But in the past year or so, I’ve found myself skipping MySpace entirely for iLike, Pandora,, Imeem, and (the departed but not forever) Muxtape to discover new music and when I’m ready to buy, go to emusic, iTunes, the band’s website or (!!!) my local record store. So MySpace has really stopped playing the role it did a couple of years ago for me and music. I wonder what MySpace music can do for music fans that the above companies aren’t already doing? Especially in the case of iLike, which isn’t locked into one social network.

That aside, MySpace Music isn’t really offering much to the online music party, in addition to being late to said party, it’s not very well dressed and socially awkward. The interface feels clunky and dated, reminiscent of Yahoo!Music back in the day. The selection is very limited, considering this is essentially a big marriage of convenience between the major labels and MySpace, good luck downloading bands from smaller labels here, or even full discographies of some bigger bands.

The functionality and offerings of MySpace Music will improve, but at this point, does it matter when music fans already have so many superior options to discover, share and (legally) download music?

Get A Little Bit Closer: DIY Marketing the NIN Way!

Yippie! On Monday, I got an exciting e-mail from my hero, Trent Reznor! I had this entire post planned about the survey that Trent Reznor sent out to registered fans at, and how DIY marketing is a sign of things to come in the music industry, and that connecting with and engaging your base is better return on investment than the old school approach of trying to demand loyalty from a large number of casual fans, but Bob Lefsetz did it for me, so I’ll just let the man speak:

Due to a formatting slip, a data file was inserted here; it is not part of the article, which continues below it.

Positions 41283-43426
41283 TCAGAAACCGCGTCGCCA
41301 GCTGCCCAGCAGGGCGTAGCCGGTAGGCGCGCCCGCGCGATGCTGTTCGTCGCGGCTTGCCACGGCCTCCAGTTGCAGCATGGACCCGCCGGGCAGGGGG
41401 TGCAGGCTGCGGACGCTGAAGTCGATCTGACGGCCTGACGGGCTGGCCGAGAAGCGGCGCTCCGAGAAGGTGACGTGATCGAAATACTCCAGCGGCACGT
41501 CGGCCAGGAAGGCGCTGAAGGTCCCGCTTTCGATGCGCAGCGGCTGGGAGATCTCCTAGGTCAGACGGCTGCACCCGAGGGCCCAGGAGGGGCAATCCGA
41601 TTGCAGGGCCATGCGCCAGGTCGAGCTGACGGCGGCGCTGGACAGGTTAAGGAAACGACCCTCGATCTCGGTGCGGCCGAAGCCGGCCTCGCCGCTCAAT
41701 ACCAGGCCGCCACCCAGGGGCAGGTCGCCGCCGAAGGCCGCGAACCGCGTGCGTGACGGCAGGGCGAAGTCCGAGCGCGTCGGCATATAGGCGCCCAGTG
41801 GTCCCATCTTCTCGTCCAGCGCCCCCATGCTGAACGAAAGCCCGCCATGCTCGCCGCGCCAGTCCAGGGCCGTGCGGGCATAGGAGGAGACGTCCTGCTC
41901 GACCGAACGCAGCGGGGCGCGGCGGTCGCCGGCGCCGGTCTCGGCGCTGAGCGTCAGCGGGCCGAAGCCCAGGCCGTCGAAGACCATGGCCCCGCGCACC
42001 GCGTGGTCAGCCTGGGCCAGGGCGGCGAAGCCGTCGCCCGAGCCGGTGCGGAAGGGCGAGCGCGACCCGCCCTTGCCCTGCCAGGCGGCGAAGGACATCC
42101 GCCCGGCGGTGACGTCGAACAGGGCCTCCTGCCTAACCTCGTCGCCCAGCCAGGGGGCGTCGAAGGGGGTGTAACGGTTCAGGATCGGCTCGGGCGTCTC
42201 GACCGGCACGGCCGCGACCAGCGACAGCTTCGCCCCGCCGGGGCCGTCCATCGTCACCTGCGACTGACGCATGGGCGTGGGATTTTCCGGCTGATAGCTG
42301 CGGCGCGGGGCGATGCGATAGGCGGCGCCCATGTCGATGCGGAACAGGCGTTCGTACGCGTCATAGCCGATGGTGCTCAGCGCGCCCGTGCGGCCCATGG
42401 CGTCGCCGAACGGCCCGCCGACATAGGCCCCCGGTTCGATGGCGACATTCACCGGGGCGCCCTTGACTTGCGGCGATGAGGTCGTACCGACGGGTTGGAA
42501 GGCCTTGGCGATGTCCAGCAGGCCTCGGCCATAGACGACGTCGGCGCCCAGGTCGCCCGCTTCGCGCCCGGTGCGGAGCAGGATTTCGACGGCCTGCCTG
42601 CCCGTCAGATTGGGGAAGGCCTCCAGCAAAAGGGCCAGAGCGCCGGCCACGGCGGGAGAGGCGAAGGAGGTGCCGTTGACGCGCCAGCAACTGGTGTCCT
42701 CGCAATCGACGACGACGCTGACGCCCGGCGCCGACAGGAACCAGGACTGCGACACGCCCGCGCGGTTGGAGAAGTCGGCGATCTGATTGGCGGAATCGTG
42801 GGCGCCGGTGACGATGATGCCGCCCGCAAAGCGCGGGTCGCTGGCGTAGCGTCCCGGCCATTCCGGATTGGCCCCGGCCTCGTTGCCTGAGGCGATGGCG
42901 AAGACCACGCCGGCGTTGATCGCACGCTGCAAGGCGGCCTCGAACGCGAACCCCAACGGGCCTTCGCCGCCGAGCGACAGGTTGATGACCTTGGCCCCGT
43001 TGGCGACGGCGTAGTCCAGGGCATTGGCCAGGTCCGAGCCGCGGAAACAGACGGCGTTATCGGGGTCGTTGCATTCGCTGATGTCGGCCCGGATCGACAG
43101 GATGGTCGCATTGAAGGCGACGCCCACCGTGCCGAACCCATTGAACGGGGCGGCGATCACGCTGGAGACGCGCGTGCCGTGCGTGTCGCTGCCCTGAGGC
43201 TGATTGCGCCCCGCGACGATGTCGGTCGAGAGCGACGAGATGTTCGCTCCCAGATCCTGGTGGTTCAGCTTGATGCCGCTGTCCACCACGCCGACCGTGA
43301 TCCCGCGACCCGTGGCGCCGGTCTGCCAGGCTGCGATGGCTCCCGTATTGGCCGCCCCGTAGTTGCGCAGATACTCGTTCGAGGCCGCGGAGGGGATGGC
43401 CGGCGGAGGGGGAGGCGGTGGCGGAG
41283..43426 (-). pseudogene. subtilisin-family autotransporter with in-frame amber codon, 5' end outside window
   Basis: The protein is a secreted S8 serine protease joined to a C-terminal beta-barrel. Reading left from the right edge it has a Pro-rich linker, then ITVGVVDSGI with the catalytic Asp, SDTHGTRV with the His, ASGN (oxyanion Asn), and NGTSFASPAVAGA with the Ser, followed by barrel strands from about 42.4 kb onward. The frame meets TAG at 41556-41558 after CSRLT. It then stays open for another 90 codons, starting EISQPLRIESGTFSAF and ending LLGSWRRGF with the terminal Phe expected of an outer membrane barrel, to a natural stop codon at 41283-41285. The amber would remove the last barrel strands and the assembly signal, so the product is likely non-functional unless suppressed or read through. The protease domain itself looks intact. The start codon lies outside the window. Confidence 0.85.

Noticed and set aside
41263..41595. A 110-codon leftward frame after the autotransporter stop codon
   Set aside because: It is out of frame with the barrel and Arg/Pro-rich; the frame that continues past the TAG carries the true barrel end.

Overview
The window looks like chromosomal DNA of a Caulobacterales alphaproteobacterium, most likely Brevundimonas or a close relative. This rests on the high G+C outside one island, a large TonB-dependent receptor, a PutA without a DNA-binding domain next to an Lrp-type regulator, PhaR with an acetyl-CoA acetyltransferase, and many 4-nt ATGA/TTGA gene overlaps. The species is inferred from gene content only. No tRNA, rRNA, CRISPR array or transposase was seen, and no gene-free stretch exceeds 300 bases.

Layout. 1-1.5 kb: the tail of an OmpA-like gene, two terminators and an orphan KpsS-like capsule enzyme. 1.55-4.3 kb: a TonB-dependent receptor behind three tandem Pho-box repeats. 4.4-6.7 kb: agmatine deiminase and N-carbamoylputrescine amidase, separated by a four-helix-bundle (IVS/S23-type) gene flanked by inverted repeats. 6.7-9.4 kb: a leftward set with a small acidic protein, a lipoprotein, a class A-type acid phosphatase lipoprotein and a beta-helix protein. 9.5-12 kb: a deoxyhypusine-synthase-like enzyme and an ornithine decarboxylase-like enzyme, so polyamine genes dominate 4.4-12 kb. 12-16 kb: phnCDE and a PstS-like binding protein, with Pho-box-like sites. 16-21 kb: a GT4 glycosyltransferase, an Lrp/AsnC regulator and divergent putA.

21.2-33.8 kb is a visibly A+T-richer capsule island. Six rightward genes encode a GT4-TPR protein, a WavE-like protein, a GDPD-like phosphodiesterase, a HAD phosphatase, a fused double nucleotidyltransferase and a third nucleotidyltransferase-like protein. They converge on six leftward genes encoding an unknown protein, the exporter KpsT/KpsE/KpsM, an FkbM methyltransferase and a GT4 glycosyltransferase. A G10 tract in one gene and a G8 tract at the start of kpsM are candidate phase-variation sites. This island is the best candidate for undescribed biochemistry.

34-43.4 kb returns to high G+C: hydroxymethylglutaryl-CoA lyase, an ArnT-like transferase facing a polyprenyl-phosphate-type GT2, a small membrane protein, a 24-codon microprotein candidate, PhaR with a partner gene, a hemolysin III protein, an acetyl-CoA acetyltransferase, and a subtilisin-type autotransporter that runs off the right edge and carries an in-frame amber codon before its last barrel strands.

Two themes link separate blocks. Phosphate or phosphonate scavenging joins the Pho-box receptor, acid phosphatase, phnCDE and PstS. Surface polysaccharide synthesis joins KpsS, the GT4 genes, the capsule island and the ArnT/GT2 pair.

Hold on to what you’ve got. Maximize what you’ve got. Pleasure your regular customers. At least you know they’re interested. Trying to convert someone new is oh so difficult. That’s one of BMW’s successes. The number of people who buy ANOTHER BMW! Are you gonna buy another album by lame-o act if the first one only had one good track out of ten? Are you going to buy the new single if the act never made it beyond the first single? Are you going to go see an act live that only has one hit single?

Record labels still believe it’s the nineties. They’re in cahoots with the major media outlets. But radio’s tanking, newspapers are in free-fall and MTV doesn’t play any music. These are your modern partners? Ridiculous. Your partner is your AUDIENCE! It’s easy to reach your audience, if you’re good, if they like you.

Hell, YOU can’t even convert a new audience member. Usually A FAN has to do this! If I get one more loser e-mailing me a link to his MySpace/YouTube page, or worse, committing the crime against humanity known as e-mailing an unsolicited MP3, I’m gonna PUKE! I don’t want to hear it from you! I want to hear about it from the underground, not someone with an investment! … Old line marketing is dead. And who knows what’s truly going on in the present? NOBODY! Which is why Trent Reznor is ASKING HIS FANS!

Let me piggyback on that. I will add, as always, it’s not just the music industry that could stand to learn from this, and not just the entertainment industry but most companies, organizations that are engaging their fans online. But it’s the entertainment industry who needs the biggest fire lit under their asses, because marketing execs never seem to listen to what people want. That’s how we end up with movies like Ghost Town.

Yes, it’s a survey, you may say. Big deal. We sent out a survey last week! That’s nice, but do you really want to find out what your base thinks, to really get input from your fans or do you just want an ego stroke, to get the success of your existing marketing strategies confirmed by your survey results? That’s a losing battle.

Seriously, just ask what your fans want. What they really, really want. And like the Spice Girls, they will tell you. There may be answers you don’t necessarily want to hear, but you can learn from it.